This pear has a light sweet taste (like an apple) that is crispy, juicy, and refreshing. The Orient pear tree needs full sun and well-drained soil but once established it is very drought tolerant. It’s an excellent choice as a backyard orchard tree in Central Texas, especially if growing Corn! young trees do too much growing their first year and need frequent pruning but mature plants require little pruning.

Choose this fruit tree for the best pollination of all your other fruit trees, especially your apple trees. With the Pears, you will get an earlier harvest than with apples and they will be ready to pick while apples are still on the trees.

This makes it a good choice for an orchard that needs to provide more income as soon as possible after planting!

Pears have several pests but no disease problems even in rainy Texas conditions*. The beautiful fall colors make it worth growing just for its ornamental appearance! Planting info: Grows in zones 7-9. Pear trees are self-pollinating so there is one less thing to worry about when choosing varieties.

The Orient Pearl is an excellent choice as a backyard orchard tree in Central Texas. These pears taste light, sweet, and refreshing with the perfect level of crunchiness! They are great on their own but especially when cut up into bite-sized portions and placed atop a salad!

5. Methley Plum

Methley Plum

Most plums, especially Japanese varieties like the Methley Plum produce fruit that needs to be cooked in order to ripen properly. This variety has great flavor and texture when eaten raw. It is one of the first varieties of plum to ripen in Central Texas, usually between June-July*!

These purple beauties can be found growing as far north as Maryland but they have a much better taste when grown in Central Texas.

Celeste is an early-season yellow nectarine with a sweet fragrance! They are self-pollinating so you do not need a second tree for pollination*.

If you find yourself eating canned peaches by the dozens this summer consider planting a peach orchard of your own*! The Tift* peach is a great variety to plant. The tree needs at least two years of growth before bearing fruit*.

The Dancy tangerine ripens early in the season*! It was originally developed by Walter Palmer and named for his friend, Miss Ida Dancy. This self-fertile variety grows well throughout Central Texas and does well in sandy, loamy, or clay soils*!

If you’ve ever heard of honeybells you know there’s no better way to start your day than with one of these mouth-watering citrus fruits. Honeybells are hybrids between a grapefruit and a sweet orange (Citrus sinensis x C. reticulata)! They have medium-sized fruit that is deep yellow in color with a thin, bumpy-rind and juicy sweet flesh.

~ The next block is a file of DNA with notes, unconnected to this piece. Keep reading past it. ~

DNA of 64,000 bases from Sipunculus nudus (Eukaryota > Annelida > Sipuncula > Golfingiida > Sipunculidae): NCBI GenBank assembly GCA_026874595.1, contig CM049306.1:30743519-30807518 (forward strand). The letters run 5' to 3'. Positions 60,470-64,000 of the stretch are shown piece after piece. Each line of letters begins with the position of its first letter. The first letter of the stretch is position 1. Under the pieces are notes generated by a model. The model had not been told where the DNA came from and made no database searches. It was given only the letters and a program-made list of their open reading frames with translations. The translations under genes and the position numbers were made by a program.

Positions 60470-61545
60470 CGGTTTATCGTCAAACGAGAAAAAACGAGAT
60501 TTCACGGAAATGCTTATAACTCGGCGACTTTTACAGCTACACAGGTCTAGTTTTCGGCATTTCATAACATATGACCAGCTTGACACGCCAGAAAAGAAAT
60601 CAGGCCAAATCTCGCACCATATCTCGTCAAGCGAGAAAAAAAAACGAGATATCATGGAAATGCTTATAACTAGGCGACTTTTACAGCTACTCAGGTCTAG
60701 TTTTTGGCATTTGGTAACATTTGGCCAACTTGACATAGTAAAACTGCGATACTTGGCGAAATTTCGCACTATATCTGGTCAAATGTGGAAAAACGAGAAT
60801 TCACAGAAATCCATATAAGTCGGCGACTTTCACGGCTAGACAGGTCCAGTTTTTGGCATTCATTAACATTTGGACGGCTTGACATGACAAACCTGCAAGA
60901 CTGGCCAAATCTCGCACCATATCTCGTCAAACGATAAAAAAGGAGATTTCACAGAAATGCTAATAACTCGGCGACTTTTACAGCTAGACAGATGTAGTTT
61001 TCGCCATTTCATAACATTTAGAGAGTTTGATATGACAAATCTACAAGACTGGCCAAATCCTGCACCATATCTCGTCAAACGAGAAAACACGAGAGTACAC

Moisture content is unusually high as the fruit matures. The rind turns yellow in color while the inside of the fruit turns pinkish, then bright red when over maturity. Some varieties are sweeter than others!

Honeybells should be picked at optimum ripeness for maximum flavor and juice content. They can tolerate light frost but do not store well due to their tender skin!

Plant: Frost tolerance varies by the variety!

Spacing: 10-12 ft apart depending on use/need!

Flowering occurs from spring to late summer, with fruiting occurring in early fall through fall.

This fresh fruit is perfect for any season. Whether you are in the mood to eat your plums when they first ripen, or let them rest and wait for the sweetest of times. For those who long for a Georgia summertime experience, this is just what you need!

6. Peaches


One of the most popular summer fruits, peaches are very versatile and can be used in many different recipes. For the southern U.S., this is the optimal tree to grow during spring due to its frost sensitivity. Plant: Frost Tolerance varies by the variety!

Spacing: 8-10 ft apart depending on use/need!

Flowering occurs from early Spring, with fruiting occurring in late May through June.

This fruit has a texture that is both sweet and juicy while being high in Vitamin C as well as potassium. Peaches possess a fuzziness that contrasts nicely against both tropical fruits, like pineapple, or citrus fruits like oranges and grapefruits.

Peaches have a fuzzy exterior that contrasts nicely against tropical fruits and citric flavors. The peel is sweet, the flesh juicy, and it’s high in potassium as well as vitamin C–and all that frost sensitivity means there’s really no other tree for the southern U.S. than peaches!

Plant now to harvest this summer! If you’re looking for a peach recipe of your own, try out using them in these delicious muffins or fruit salad with this recipe video from your friends at Home Recipe Rocks.

7. Black Berrie

black berry